By Mrs. Clyde R. Hoey, Governor’s Mansion, Raleigh
My father was a country doctor. As a little girl I went often with him to see his patients. I believe the memory of those drab women, the dingy dark houses, the sparsely furnished homes, the sickly babies and weary men, have had an influence on my whole life. I think the reason I appreciate those sweet country places now, all clean, most of them painted, with every sign of real interest in true living on every side, comes from my childhood memories. I ask myself, “Who or what has done this?” The answer to this has many angles, but to my mind the women have had more to do with it than they realize. The pioneers of this country, from its beginning, were men and women of vision, else we would now be lost in these days.
Those pioneer women in North Carolina knew and were willing to give the best years of their lives to showing and teaching the rest of us how really to live and make the most of our lives. Dr. Jane S. McKimmon led the way in this State, and today the leaders who have taken up her work are reaping the benefits of her struggles. There has been as much progress made by the women, in their plans for improved living, as has been made by the men in their improved farming. It is satisfying to know that most men realize their wives have as good judgment as they have, and are willing to talk and plan together. “Together” is the word that will carry any and all families to the best and fullest lives they can possibly live.
Our sons and daughters are being educated along the right lines today. Many of them will stay on the farms, for after all there is no life that can equal it. Young people reared on farms, it seems to me, have a background that will give them an understanding of security and satisfaction that no other group of our people can hope to possess. If we would keep our young people on the farms, we must make them realize that in the way of recreation there is as much in the country as there is in the town. Let them take time to dam up a small creek for swimming, have a tennis court, have a place for croquet or badminton. Why not a golf course out of some of these worn out fields, washed and wasted by neglect? These are things that will help to keep many on the farms. The farms have always supplied the towns with doctors, lawyers, preachers and merchants; they will continue to do this, I am sure.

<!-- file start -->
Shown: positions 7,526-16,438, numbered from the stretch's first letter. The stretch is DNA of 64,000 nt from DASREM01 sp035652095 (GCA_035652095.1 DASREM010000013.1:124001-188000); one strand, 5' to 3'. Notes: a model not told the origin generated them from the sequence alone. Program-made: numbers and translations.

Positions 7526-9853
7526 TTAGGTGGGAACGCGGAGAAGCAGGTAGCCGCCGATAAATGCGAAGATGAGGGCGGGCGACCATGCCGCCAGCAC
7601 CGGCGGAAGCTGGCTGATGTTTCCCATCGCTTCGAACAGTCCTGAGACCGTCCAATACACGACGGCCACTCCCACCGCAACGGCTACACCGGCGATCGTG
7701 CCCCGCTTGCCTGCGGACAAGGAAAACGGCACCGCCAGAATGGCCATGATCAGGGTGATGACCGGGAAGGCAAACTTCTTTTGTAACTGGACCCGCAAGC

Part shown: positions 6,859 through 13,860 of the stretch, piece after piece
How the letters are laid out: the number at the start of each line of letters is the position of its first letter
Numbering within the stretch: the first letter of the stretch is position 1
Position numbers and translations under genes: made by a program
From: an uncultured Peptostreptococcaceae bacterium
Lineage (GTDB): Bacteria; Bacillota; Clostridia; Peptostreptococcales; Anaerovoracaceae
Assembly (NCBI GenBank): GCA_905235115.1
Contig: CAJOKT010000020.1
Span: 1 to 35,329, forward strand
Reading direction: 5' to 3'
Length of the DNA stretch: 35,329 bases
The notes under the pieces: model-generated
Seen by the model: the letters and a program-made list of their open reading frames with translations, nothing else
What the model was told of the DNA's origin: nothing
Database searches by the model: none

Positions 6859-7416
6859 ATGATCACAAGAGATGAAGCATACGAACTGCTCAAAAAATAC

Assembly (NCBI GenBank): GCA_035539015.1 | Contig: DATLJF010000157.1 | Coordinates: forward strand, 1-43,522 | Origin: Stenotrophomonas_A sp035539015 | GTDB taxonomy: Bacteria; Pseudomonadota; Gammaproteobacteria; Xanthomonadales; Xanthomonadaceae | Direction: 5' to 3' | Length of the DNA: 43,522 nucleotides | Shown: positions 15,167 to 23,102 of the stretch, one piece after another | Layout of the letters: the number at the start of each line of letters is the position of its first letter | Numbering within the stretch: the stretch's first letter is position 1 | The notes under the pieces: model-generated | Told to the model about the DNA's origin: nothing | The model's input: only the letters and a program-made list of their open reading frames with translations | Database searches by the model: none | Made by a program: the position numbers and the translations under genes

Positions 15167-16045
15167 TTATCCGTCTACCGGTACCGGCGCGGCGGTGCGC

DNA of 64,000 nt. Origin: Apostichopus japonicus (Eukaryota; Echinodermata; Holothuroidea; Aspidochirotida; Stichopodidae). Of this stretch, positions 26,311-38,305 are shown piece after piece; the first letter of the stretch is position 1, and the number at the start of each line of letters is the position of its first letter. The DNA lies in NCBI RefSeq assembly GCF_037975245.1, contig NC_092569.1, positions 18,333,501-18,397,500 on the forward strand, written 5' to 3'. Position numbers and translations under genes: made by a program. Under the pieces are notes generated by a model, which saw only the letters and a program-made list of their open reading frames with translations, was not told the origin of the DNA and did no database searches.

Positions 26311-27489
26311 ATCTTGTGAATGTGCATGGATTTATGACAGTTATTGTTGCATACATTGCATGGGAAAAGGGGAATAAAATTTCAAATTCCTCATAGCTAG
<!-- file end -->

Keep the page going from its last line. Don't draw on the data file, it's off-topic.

In every community there will be some who are dependent on their landlord’s honesty and generosity. I have always believed it was cheaper to show these people how to live by giving them time for gardens, a pig, some chickens; and then, if need be to work out a plan for them to supply milk for their children. A well-fed person in all probability will be a well person. Health could and should be better on a farm than any other place.
In this good year of 1940 there is every reason to believe that, with less cotton and tobacco, there will be more chickens, cows, hogs, fruit and grain than we have ever had before. We are known as a people of clear heads, clean minds, determined wills and honest purposes. Couple these with sobriety and there is no state in the union can go further or do more good than ours.
There are many who think A. B. C. stores are the best way to handle the liquor question. I do not know, but the easier liquor is to get, the more it will be drunk. There is no good way to handle it, I’m sure. If in every home there lived a woman who without “nagging or preaching” would go about her warfare on liquor in the same quiet way she accepts her other duties, I feel shore it would make no difference to her how it is sold or handled, for she and her household would not be affected.
It is to these endeavors I call the farm women of North Carolina to their great work and opportunity.
The above was published in the June 1940 issue of The Southern Planter magazine. Mrs. Hoey’s husband, Clyde, was governor of North Carolina from 1937 to 1941. He then served in the U.S. Senate. Mrs. Hoey, the former Bessie Gardner of Shelby, N.C., died in 1943.